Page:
If you’ve ever worked with IPS systems in the past you’re probably more than aware that they can take a lot of tuning. This is where Firepower starts to shine. When Firepower is used in conjunction with FMC it can automatically tune your IPS rules based on information it learns. If there are no Linux servers in the network, why have Linux based IPS signatures enabled? It is worth setting up a scheduled task to periodically apply recommendations or manually apply them after any significant changes to the devices in the network.

Network discovery

As mentioned above, FMC has the ability to learn about the network and build up a picture of the devices and applications in use. This information is combined into something known as a host profile. A host profile is basically a snapshot of the information Firepower has learned for a specific endpoint. This includes information such as:

  • Operating system
  • Client applications
  • Server applications
  • Logged in users
  • Indications of compromise
  • and much more…

The host profile helps Firepower to tune IPS signatures and map specific vulnerabilities to devices. That way it can determine if an attack is relevant or not. For example, Firepower may observe traffic that matches a signature for an IIS attack, but if it is against a Linux server running Apache is it really that relevant? Should the admin jump up and investigate that immediately? Probably not – they are probably better focusing on other more relevant alerts. Operating system information is passively fingerprinted, so it isn’t always 100%, but it is still extremely useful. Firepower also supports NMAP scans for more accurate fingerprinting of devices.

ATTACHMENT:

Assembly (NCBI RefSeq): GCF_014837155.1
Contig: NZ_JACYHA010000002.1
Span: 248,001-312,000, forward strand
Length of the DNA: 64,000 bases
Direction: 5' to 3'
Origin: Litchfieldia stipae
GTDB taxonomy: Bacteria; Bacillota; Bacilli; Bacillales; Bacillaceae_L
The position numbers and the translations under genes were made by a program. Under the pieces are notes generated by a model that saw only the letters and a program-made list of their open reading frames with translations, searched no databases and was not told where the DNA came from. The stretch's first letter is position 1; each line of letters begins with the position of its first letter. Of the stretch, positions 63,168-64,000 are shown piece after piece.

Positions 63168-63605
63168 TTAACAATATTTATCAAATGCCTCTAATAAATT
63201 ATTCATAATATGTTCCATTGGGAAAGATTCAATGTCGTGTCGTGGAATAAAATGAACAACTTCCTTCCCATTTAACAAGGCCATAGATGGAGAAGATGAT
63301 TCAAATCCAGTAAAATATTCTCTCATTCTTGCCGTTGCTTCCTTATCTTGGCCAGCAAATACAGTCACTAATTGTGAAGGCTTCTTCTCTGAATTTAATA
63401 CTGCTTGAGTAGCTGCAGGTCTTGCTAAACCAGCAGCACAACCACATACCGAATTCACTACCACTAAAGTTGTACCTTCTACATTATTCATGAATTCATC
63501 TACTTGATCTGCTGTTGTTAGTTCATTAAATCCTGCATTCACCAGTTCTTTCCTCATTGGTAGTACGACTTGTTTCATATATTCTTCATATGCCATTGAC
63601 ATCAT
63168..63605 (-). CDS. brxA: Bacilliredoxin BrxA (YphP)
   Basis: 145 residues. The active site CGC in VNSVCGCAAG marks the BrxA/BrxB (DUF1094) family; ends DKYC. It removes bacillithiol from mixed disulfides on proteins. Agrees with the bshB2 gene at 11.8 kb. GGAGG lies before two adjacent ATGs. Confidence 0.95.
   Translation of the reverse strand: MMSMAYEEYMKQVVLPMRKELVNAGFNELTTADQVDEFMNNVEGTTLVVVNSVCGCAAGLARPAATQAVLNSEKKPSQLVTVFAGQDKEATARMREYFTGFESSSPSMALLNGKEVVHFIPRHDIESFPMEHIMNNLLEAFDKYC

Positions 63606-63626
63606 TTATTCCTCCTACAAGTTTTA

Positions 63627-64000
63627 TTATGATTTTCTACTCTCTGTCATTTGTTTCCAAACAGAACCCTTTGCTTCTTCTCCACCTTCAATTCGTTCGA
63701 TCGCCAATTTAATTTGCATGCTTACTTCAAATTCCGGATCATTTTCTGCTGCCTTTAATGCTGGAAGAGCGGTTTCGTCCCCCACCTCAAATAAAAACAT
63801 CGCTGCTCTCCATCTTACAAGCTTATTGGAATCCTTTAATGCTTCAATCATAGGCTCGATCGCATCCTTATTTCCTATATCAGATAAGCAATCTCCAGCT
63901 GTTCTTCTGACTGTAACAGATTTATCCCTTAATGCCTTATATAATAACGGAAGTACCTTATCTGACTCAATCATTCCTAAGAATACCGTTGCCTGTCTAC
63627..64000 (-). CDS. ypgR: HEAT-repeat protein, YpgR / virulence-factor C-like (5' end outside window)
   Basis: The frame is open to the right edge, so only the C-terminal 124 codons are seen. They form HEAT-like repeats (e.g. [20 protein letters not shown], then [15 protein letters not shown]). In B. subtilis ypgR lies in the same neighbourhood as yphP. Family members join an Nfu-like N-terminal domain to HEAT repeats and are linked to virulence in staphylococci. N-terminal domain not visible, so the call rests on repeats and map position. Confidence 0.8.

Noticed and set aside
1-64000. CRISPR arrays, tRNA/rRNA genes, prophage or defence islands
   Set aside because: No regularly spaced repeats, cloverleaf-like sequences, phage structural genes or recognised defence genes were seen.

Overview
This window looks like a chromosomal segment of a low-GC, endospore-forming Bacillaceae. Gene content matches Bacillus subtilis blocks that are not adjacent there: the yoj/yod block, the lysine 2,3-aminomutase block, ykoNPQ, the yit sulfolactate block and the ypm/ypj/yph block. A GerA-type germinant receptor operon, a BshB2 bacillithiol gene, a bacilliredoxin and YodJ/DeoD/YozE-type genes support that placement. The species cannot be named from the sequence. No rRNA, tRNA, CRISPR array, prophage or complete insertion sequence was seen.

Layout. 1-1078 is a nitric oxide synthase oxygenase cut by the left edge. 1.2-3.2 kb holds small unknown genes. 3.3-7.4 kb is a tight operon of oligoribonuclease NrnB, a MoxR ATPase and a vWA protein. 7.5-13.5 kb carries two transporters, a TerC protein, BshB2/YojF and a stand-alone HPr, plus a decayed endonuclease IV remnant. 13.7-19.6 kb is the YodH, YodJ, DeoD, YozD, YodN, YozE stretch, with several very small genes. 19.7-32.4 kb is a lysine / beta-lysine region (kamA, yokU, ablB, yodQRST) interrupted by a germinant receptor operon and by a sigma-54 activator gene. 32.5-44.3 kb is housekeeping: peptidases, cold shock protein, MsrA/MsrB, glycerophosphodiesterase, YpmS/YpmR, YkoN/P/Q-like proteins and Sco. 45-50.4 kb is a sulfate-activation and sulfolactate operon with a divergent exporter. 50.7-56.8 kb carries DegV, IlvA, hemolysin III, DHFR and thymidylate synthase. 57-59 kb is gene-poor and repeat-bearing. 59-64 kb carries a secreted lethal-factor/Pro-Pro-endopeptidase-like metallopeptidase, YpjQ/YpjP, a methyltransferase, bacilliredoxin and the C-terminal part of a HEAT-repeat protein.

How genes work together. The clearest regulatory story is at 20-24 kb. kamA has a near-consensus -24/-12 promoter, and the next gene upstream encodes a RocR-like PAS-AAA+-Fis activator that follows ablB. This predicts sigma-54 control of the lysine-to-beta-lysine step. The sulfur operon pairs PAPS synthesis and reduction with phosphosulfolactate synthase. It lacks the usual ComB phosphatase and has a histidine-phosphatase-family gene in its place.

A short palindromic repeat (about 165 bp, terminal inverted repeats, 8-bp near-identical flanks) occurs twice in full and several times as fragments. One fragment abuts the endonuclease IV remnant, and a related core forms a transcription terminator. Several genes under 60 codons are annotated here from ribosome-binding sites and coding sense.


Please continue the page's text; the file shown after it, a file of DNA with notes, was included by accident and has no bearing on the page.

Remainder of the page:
The network discovery settings allow you to control which networks FMC will monitor to build up these host profiles. By default this is set to any network but you want to change this to your internal networks. There’s not much point building up a picture of remote Internet hosts you aren’t interested in protecting. Each host also contributes to your total licensed host count for FMC, so you definitely want to change this.

Screenshot of network discovery settings

Network discovery also allows you to define if Firepower will discover users or not. This particular setting only relates to passive discovery of users whereby Firepower will look for usernames in clear text traffic such as LDAP and FTP. There are other methods of user identification which I will touch on in a bit.